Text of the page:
• Curbless entry with or without a curtain or an easy-to-open door that doesn’t block access.
    • Valves:
      • Accessible from inside and outside the shower, with easy-to-understand and easy-to-operate controls.
      • Anti-scald protection.
    • Adjustable shower on a slide bar.
    • Shower seat, either fixed height or drop-down.
    • Good lighting that doesn’t produce glare.
    • Grab bars are necessary for everyone!
  • Tubs:
    • Whether a standard tub or a walk-in tub, plumbing location is critical because the valve, diverter, and personal shower must be easily accessible to the bather.
    • Standard tub: Entry and exit are important considerations. The tub should have built-in safety grab bars. If possible, the bather should sit on the edge of the tub and swing legs in, then using the grab bars, lower themself into the water.
    • Walk-in tub: New walk-in tubs have become popular. The problem I’ve had with most of them is that the bather has to enter before filling the tub and wait for the tub to drain before exiting. Kohler has introduced a new walk-in tub that eliminates the problem of the bather getting chilled. They offer a walk-in tub with a heated seat.
  • Toilets:
    • Seat 16-1/2″ to 18″ high.
    • Access for side-transfer from a wheelchair is recommended.
    • Wall-mount and/or floor-mount grab bars are very important.
  • Lighting and visual cues:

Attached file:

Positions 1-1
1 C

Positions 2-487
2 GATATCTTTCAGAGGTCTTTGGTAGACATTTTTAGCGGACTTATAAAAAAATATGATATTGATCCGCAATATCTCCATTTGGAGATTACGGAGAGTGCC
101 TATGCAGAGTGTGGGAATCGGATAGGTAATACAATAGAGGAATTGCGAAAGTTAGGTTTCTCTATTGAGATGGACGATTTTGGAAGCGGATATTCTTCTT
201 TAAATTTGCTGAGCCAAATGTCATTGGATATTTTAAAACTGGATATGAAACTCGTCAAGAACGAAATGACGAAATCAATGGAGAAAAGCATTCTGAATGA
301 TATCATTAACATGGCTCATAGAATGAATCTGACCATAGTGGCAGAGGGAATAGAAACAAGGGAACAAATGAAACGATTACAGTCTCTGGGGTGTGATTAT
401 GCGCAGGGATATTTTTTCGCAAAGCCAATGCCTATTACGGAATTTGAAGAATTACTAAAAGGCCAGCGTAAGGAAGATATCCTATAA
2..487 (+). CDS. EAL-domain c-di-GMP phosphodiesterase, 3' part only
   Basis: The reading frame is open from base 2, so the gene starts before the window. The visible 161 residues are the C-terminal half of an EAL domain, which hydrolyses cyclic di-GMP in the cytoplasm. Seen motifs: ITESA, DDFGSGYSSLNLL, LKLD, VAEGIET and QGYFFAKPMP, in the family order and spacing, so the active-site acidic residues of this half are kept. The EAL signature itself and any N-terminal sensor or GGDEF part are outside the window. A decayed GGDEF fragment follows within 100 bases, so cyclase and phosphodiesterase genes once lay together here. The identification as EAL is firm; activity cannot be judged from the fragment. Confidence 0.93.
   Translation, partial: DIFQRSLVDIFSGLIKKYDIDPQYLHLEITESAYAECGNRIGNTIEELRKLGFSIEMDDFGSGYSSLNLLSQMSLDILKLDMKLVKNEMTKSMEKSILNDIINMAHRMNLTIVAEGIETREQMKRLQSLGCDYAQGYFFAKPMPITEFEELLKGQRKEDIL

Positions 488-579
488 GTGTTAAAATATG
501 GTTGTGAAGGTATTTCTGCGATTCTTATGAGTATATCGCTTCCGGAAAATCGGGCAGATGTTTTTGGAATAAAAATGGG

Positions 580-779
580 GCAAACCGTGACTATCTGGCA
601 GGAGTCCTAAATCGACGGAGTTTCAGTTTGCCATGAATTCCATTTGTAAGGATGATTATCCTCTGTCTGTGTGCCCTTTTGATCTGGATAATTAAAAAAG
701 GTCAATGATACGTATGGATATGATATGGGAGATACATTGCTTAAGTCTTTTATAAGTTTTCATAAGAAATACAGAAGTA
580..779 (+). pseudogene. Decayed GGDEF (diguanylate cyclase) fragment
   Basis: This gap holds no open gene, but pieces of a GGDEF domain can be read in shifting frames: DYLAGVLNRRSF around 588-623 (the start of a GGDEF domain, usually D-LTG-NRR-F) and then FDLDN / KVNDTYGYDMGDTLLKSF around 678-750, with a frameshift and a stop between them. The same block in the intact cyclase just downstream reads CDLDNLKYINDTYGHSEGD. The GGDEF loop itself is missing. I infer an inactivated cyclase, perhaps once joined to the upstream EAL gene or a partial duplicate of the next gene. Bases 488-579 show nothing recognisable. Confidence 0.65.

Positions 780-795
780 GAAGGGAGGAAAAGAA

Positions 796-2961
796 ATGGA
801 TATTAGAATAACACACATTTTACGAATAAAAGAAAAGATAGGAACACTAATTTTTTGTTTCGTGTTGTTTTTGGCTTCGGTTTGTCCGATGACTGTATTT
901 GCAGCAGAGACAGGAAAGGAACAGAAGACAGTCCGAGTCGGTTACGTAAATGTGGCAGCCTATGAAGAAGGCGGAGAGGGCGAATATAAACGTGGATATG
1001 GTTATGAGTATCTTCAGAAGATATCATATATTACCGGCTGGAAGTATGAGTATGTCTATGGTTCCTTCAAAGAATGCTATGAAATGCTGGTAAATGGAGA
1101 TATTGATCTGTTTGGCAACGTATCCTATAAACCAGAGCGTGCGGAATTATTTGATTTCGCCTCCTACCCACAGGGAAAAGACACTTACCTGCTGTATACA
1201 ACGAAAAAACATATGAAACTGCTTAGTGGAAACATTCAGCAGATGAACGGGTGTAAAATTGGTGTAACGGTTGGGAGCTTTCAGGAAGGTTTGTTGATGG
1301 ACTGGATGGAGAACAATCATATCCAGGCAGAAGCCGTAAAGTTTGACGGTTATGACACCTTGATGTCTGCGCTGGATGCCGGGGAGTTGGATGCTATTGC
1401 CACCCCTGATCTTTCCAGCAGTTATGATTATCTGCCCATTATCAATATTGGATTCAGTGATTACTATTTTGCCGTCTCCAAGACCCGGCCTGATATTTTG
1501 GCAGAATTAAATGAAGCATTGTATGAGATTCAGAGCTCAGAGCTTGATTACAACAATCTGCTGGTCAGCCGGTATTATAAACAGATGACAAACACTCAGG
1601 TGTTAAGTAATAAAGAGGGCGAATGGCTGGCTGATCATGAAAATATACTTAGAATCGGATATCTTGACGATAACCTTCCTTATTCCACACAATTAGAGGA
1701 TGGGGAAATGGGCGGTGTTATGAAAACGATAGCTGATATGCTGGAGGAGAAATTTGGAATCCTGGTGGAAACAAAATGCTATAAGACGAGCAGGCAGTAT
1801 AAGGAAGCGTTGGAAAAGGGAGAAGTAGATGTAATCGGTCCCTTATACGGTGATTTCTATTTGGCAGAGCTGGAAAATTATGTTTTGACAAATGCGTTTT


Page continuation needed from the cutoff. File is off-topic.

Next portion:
• Non-glare, bright lighting is recommended.
    • If there is any visual impairment, it’s important to have contrast in color saturation and texture.

Excellent Resources for Accessible Bathrooms and Other Rooms:

The bathroom featured in today’s tip was a powder room in the 1970s two-story home. Three bedrooms and two full bathrooms were on the second floor. The Homeowners realized the importance of having an alternate bedroom and an accessible bathroom for emergencies on the main floor. To create the roll-in curbless shower, they were willing to abandon a hallway that led from the front door to the kitchen. Their top priority for the bathroom, in addition to accessibility, was a bathroom that didn’t scream, “You’re disabled!” Their bathroom whispers, “I’m here for you,” because it was designed for accessibility and quality of life.

“See the Possibilities. Create a Positive Difference.”

Diane Plesset, CMKBD, C.A.P.S., NCIDQ, Principal of D. P. Design

Diane Plesset, CMKBD, C.A.P.S., NCIDQ is a Homeowner Advocate and Aging-in-Place Specialist who specializes in helping homeowners with home remodeling additions. She also designs new homes. She has been the principal of D. P. Design since April 1984. Diane is the author of the award-winning book “THE Survival Guide: Home Remodeling” and many design awards.

Contact Diane today to talk about your remodeling needs and goals. Sign up to receive her newsletter that has valuable information about home remodeling and quality of life.